Wake Forest golf prodigy Bhatia will skip college, head straight to pro career next year

In a few weeks, Akshay Bhatia will head out west to try to Monday qualify for PGA Tour events in San Diego and Phoenix.

By this time next year, if all goes as planned it will be his full-time job.

The Wake Forest golf prodigy, who turns 17 this month, confirmed he has decided to skip college and turn pro next year after one last summer on the amateur circuit. College golf coaches long ago assumed this would be the case, but Bhatia said Friday there’s no turning back now.

“We’ve thought about it for a while,” Bhatia said. “I probably started thinking about turning pro and not going to college when I was in eighth grade. At the time, you never know what’s going to happen but I just progressed and progressed until last year I dominated.

“In college, I’d be playing against these same kids. I really just started to think about it: Am I going to get better doing this, playing against those exact same people, or step right up and play against the big leagues?”

Bhatia, who is home-schooled, said he didn’t have anything against college or college golf in general – his older sister Rhea played golf for Queens University in Charlotte – but just felt ready to take the next step in his golf career.

“Really, it’s just a progression,” Bhatia said. “It’s kind of like I’m check-marking everything as I go along. I check-marked junior golf last summer. I’‘m not trying to be cocky, but I dominated junior golf. Now, it’s stepping up to to the amateur level and playing against these great college kids.”

Bhatia, who finished last season as the world’s top-ranked junior player, had an eventful and successful summer. He played for the victorious United States at the Junior Ryder Cup in France, became the first player to win back-to-back Junior PGA Championships – chipping in from the back of the 18th green to win – suffered a controversial defeat in the Round of 64 in the U.S. Amateur at Pebble Beach after his caddie accepted a cart ride from a tournament volunteer, won two other national junior tournaments and lost on the 36th and final hole of the championship match of the U.S. Junior Amateur.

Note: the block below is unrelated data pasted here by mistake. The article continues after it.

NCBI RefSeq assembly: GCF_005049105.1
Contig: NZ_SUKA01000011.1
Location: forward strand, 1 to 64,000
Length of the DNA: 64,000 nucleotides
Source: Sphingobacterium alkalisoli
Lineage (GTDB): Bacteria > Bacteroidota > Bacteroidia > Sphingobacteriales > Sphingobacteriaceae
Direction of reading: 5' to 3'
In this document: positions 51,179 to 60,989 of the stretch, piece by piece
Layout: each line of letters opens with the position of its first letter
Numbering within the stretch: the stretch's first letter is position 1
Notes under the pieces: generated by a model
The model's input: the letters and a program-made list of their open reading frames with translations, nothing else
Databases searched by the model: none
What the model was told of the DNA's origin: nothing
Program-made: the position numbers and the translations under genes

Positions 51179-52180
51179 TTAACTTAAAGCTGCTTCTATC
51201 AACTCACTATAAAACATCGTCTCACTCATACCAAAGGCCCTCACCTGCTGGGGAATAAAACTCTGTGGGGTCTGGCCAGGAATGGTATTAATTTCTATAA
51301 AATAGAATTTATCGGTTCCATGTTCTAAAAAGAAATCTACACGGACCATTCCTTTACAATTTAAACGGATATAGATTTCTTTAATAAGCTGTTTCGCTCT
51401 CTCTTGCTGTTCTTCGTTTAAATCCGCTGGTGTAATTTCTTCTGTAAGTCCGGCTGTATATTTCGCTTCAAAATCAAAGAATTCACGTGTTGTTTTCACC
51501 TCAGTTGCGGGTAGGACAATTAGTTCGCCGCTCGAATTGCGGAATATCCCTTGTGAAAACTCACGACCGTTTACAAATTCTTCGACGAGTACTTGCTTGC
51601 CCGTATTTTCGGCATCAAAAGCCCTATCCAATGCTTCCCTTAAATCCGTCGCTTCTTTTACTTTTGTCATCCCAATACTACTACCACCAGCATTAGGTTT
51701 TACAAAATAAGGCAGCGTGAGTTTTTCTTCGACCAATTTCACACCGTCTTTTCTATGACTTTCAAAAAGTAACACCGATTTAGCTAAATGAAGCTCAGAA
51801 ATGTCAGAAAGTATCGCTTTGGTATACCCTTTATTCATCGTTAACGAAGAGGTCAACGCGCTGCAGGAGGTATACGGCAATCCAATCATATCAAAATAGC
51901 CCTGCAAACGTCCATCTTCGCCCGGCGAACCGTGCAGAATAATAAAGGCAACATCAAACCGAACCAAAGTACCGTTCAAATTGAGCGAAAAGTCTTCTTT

Along the way, he has spent time inside the ropes with Justin Thomas and Rickie Fowler and eaten lunch with Jack Nicklaus. Twice. He also filmed an episode of a YouTube show called “No Days Off” about precocious athletes, which is scheduled to post Tuesday.

With his decision to pursue a pro career – there’s no one-and-done rule on the PGA Tour, which is entirely a merit-based operation – Bhatia is following in the Triangle footsteps of Ty Tryon, the Raleigh teen who was one of the first teens to skip college and head directly to the pro tour 18 years ago.

Tryon became the youngest-ever player at the time to make a PGA Tour cut and earn his tour card but had only one top-10 finish and struggled through a 10-year pro career before giving up the game for five years. He and Bhatia both tried to qualify for last spring’s Rex Hospital Open, ending up in an eight-man playoff. Tryon advanced, Bhatia did not. Others, like Kevin Na, have pursued a similar path but most American golfers play at least a year or two in college.

Bhatia, who practices regularly with older pros at TPC at Wakefield Plantation, said he expects to be ready to compete against them full-time next winter after one last year of amateur competition. Making the U.S. team for the Walker Cup is his top priority, and he’ll play in the major amateur events – including the U.S. Amateur at Pinehurst in August – while trying to qualify or get sponsor’s exemptions for pro tournaments along the way, then try to get his tour card in qualifying school next fall and start going after Webb Simpson and Chesson Hadley.

And if he wins at Pinehurst No. 2 and earns an invitation in The Masters in April, will he still turn pro next winter?

“Oh, no,” Bhatia said. “Yeah, I’ll wait. I already factored that in if that happens.”

Luke DeCock: 919-829-8947, @LukeDeCock

Sports columnist Luke DeCock has covered four Final Fours, the Summer Olympics, the Super Bowl and the Carolina Hurricanes’ Stanley Cup. He joined The News & Observer in 2000 to cover the Hurricanes and the NHL before becoming a columnist in 2008. A native of Evanston, Ill., he graduated from the University of Pennsylvania and has won multiple national and state awards for his columns and feature writing while twice being named North Carolina Sportswriter of the Year.